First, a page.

The world's becoming more graphic, less poetic - we are offered a choice of details to concentrate on rather than being trusted to fill them in. Any lack is a vacuum that must be filled: we have to know the history of each killer, interview those they knew at school, know in which beauty spot the body was buried. If we mistrust what we see our response is to zoom in. There are always more details to find, more trees to obscure our view of the woods. Yet we are scared to get away from it all. Walking in the countryside, we take along our binoculars, our mobile phones and Sunday papers. Even if we notice hosts of daffodils we would no longer describe them as golden - in truth they aren't. Yet facts are often no more than props for poets to feel their way into a poem, scaffolding. Like an actor's false nose, they are as much for the performer as the listener. Like experimental findings, they are useful only for what we can derive from them. We are becoming obsessed by the fine print and the appendices, forgetting the abstracts. Too many writers play safe by giving us everything on the principle that more is better, betraying a lack of self-confidence, an inability to select. The law of diminishing returns applies, further details becoming exhausting rather than exhaustive, obscuring rather than illuminating the original, squeezing the reader out of the text. Picasso was right when he said that it takes a master to know when to stop.
Art ranges from Pure Abstraction to hyper-realism. Poetry too has abstract forms (Schwitters' sound poetry for instance) but its range (excepting perhaps dialogue) doesn't extend to the reproduction of the real world. Poetry has to accept that it can present appearance little better than it can smells, that because the natural world has to be translated into words, all aspects of reality are equally available, equally distant. Poetry needs to combine the untouched abstraction of "flower" and "summer" with the selective power of adjectives, the pinpoint precision of quotation, and especially of proper nouns. The blanket-bombing of Millais is absent. Instead, details are pruned back to let the spaces speak, and lines define not just area but volume. Under magnification the phrases and words may look mundane or even careless but the pieces aren't meant to be observed in isolation. Each word is modified by its context. Meaning is distributed, oblivious to word boundaries and even the boundaries of the work. When a modern poet writes "golden daffodils" the extra meaning isn't discovered by zooming in on the individual words, but by panning out to take in Wordsworth's poem and our response to the Romantics. The measure of a poem's precision is not the amount of detail it contains, but how well it targets the factories of knowledge in the hinterlands of the reader's mind, where the details are best left.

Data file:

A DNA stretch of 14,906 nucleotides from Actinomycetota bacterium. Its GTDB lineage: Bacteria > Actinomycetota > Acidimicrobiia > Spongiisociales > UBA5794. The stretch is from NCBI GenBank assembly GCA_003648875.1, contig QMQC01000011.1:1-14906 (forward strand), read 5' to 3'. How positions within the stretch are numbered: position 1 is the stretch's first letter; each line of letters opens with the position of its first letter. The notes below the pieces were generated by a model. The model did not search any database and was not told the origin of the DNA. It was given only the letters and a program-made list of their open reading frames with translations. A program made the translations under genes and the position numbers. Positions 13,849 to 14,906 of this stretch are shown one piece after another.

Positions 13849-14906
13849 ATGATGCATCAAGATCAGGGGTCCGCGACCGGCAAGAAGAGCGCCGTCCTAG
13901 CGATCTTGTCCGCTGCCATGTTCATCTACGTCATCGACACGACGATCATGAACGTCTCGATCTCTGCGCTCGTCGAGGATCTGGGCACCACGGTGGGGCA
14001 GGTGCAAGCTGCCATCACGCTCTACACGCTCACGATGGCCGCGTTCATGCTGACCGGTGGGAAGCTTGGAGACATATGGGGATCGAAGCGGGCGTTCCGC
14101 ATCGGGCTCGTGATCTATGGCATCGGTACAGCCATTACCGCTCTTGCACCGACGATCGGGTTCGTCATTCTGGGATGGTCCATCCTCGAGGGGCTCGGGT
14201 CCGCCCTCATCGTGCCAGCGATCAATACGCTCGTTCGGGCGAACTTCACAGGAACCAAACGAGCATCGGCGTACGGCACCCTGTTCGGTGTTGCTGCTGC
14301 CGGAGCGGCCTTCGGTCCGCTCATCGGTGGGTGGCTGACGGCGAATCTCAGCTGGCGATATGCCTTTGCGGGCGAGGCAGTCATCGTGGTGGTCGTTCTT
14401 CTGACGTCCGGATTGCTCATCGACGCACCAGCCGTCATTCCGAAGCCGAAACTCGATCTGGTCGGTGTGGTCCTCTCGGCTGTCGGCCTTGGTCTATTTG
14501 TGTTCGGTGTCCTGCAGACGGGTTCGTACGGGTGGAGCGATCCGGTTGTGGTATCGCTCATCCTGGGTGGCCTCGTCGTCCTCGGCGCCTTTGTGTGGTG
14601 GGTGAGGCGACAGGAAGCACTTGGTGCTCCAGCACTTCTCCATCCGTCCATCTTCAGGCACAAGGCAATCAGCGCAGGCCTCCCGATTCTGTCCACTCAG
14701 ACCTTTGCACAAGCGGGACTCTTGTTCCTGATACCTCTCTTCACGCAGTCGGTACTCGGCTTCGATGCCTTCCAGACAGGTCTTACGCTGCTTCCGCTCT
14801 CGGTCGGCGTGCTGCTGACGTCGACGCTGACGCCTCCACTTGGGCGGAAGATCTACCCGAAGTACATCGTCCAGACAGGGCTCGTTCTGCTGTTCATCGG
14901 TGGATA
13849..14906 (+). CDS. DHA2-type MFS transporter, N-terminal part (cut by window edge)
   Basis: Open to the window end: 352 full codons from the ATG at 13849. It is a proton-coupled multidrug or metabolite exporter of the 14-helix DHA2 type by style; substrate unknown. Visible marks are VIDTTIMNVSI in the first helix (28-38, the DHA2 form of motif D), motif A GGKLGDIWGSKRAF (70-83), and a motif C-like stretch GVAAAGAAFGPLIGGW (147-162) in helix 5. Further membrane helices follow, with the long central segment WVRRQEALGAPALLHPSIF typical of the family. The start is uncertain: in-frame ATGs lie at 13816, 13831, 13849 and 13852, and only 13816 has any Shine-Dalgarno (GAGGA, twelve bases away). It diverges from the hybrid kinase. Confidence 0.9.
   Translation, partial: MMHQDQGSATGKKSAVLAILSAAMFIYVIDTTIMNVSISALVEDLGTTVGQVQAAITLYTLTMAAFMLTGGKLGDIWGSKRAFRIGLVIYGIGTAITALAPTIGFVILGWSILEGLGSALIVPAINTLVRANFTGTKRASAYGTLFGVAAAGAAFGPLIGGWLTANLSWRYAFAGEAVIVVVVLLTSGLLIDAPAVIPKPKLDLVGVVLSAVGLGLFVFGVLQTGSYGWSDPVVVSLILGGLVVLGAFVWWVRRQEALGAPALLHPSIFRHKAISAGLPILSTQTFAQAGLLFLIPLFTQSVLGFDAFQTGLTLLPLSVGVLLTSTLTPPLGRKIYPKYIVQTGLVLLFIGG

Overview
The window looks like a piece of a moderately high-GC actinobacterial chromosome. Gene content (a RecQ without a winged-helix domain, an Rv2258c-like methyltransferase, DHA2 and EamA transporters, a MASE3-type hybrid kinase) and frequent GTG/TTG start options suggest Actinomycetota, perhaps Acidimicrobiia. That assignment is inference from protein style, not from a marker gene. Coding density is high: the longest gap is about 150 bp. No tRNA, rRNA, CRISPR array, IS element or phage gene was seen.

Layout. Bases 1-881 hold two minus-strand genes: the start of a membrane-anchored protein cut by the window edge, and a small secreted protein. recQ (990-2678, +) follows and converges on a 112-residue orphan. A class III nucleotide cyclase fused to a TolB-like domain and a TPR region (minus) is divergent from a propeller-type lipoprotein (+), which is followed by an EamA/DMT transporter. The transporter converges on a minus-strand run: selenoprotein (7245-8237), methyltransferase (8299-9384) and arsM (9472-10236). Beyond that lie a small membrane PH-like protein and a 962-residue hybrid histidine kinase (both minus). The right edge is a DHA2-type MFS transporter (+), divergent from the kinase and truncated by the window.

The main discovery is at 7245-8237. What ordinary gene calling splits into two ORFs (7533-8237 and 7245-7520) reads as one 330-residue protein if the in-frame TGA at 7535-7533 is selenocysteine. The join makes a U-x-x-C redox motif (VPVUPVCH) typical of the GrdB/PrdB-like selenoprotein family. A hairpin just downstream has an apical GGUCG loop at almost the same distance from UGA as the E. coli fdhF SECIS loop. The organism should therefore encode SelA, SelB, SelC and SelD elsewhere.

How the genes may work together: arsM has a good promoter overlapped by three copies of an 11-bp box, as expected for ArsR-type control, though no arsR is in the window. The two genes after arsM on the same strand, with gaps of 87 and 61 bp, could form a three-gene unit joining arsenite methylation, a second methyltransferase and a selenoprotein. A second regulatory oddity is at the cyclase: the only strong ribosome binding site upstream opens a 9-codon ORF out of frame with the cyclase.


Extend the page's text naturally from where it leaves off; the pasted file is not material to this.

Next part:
When I began researching to complete this article I discovered (not for the first time) that Jim Murdoch had already dealt with the topic in more depth than I can manage. He too points out that people often meant "concise" when they use "precise". The term was perhaps imported into literature when there was a trend for borrowing from technology - Futurism, Bauhaus, etc - but without the extremism of Minimalism. He also quotes Marianne Moore's "What is more precise than precision? Illusion". Magritte's train coming out of the fire-place needn't be any more realistically depicted than it is. Too much detail would distract. I think that even fuzziness has its uses -
- One way to make something into art is to remove its purpose. A potter makes a cup so that someone may drink from it. Take away that use and viewers will look for other types of meaning. An instruction manual or a recipe can have its purpose and detail blurred so that only the rhetoric remains.
- A blurred image can be more potent than a "precise" one because the details may be irrelevant to the effect, and the audience can fill in details themselves if they need to, personalised. A dark object at night is more scary if you can't see that it's a bush rather than a hunched figure. A photograph of Christopher Lee playing Dracula may be more effective if blurred so that you can't identify the actor, only the identifying characteristics of Dracula.
And the content may not be the most significant aspect of an intricate passage. It's sometimes useful to give a sense of precision in order to vary the texture - sweeping from grand abstracts to miniaturist detail can be effective, like jerking a microscope slide into focus.